FDA addresses clinical outcome assessments in medical device decision making

June 22, 2021

The U.S. Food and Drug Administration (FDA) stated that at the Center for Devices and Radiological Health (CDRH), it encourages the inclusion of clinical outcome assessments (COAs) in the evaluation of medical devices.

A COA describes or reflects how a person feels, functions, or survives and can be reported by a healthcare provider or a non-clinical observer (such as a parent), through performance of an activity or task, or by the patient. There are four types of COAs:

· Patient-reported outcomes (PROs),

· Clinician-reported outcomes (ClinROs),

· Observer-reported outcomes (ObsROs), and

· Performance outcomes (PerfOs).

While each COA focuses on the patient, they provide a different perspective on a patient's health status.

PROs provide information on the patient's health condition as directly reported by the patient, without outside interpretation from anyone. These outcomes are assessed using PRO instruments, such as questionnaires, numeric rating scales or diaries.

ClinROs are reports coming from a trained healthcare professional regarding their interpretation of signs or behaviors that can be observed related to a patient's disease or condition.

ObsROs are assessments of observable signs, events or behaviors related to a patient's health condition as reported by individuals who observe the patient in daily life, like parents or caregivers.

PerfOs are measurements collected when a patient is asked to complete a well-defined, repeatable and standardized task such as reading an eye chart.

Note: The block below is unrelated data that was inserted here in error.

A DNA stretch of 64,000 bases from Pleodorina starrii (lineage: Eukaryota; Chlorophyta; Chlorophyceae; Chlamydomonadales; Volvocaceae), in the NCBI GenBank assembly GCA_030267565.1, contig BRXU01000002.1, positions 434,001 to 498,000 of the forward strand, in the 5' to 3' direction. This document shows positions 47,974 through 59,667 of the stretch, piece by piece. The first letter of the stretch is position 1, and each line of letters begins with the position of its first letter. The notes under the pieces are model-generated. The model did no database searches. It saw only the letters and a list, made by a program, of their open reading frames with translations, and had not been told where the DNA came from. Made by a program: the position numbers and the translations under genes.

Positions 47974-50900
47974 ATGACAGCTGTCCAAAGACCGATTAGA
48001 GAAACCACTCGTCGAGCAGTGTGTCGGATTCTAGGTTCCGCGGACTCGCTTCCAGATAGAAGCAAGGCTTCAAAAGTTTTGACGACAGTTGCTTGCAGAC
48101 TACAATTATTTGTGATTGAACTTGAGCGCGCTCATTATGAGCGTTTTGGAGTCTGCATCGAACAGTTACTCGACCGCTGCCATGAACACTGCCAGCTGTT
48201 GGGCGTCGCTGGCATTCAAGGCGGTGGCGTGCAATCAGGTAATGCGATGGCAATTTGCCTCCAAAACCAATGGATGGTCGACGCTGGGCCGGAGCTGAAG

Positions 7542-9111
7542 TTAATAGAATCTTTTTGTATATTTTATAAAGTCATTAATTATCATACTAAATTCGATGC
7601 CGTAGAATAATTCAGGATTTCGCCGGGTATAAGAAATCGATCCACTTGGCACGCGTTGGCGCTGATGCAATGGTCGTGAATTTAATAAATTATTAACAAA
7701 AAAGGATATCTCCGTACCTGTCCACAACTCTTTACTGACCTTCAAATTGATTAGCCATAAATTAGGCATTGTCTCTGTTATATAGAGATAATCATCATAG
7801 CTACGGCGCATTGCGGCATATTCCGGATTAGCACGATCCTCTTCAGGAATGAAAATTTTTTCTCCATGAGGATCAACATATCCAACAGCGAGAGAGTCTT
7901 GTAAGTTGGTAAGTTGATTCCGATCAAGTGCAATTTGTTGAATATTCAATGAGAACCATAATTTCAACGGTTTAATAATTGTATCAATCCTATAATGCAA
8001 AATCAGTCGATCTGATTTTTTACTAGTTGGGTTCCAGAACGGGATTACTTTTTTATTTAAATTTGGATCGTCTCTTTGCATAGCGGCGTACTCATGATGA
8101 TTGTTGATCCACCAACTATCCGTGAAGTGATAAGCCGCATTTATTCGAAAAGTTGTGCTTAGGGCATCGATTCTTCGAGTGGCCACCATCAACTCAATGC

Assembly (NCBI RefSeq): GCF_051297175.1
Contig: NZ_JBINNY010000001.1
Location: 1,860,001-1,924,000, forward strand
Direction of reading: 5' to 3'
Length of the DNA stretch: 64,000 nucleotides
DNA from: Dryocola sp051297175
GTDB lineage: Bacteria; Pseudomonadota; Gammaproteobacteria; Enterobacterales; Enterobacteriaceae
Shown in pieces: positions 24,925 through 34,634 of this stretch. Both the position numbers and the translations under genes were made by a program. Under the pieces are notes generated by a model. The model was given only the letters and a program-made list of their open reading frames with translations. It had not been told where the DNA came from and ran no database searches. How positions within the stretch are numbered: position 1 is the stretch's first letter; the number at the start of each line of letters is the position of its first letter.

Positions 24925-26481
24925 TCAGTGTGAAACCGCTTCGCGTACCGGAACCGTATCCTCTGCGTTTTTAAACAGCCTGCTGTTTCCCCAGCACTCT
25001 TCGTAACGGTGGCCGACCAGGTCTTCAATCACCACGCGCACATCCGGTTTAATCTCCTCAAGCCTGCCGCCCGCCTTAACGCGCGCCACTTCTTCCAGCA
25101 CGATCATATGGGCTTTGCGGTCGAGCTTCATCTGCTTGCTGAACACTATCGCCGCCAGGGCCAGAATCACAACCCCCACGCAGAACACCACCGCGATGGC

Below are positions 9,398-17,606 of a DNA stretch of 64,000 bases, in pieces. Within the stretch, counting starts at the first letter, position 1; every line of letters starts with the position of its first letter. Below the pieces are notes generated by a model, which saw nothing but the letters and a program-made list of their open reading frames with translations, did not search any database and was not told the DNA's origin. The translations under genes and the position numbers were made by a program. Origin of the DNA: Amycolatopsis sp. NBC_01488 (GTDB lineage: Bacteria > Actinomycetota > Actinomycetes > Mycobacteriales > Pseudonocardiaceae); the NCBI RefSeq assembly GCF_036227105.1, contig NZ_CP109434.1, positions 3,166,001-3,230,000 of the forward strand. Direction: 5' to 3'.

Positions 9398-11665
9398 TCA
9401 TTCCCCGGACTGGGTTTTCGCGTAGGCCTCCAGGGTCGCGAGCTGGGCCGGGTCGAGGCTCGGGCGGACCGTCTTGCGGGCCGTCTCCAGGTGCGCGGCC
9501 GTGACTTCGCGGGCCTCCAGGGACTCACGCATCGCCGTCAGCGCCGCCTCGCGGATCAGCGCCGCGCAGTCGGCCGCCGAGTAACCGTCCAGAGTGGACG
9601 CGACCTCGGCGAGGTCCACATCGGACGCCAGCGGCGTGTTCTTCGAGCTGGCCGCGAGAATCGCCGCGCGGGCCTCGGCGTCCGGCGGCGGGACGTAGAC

For regulatory purposes, high-quality information from COAs can provide valuable evidence for benefit-risk assessments. They can also be used in medical device labeling to communicate the effect of a treatment on patient symptoms and functioning. COAs may be used to determine who is eligible for a clinical study and measure how well the device performs in treating or diagnosing the condition. COAs may also be used to help measure the safety of the device. Evidence from COAs may also be useful to payors and healthcare providers.

These case studies highlight the roles COAs can play in clinical investigations supporting medical device submissions. They are not intended to be a comprehensive review of the pivotal clinical studies associated with each submission.

CDRH regularly collaborates with professional societies, academic researchers, patient groups, public-private partnerships, and other stakeholders to advance the development and validation of COAs for regulatory use. For additional information about our workshops on COAs, see Medical Devices Virtual Public Meeting – Patient-Reported Outcomes (PROs) and Medical Device Evaluation: From Conception to Implementation.

FDA has the guidance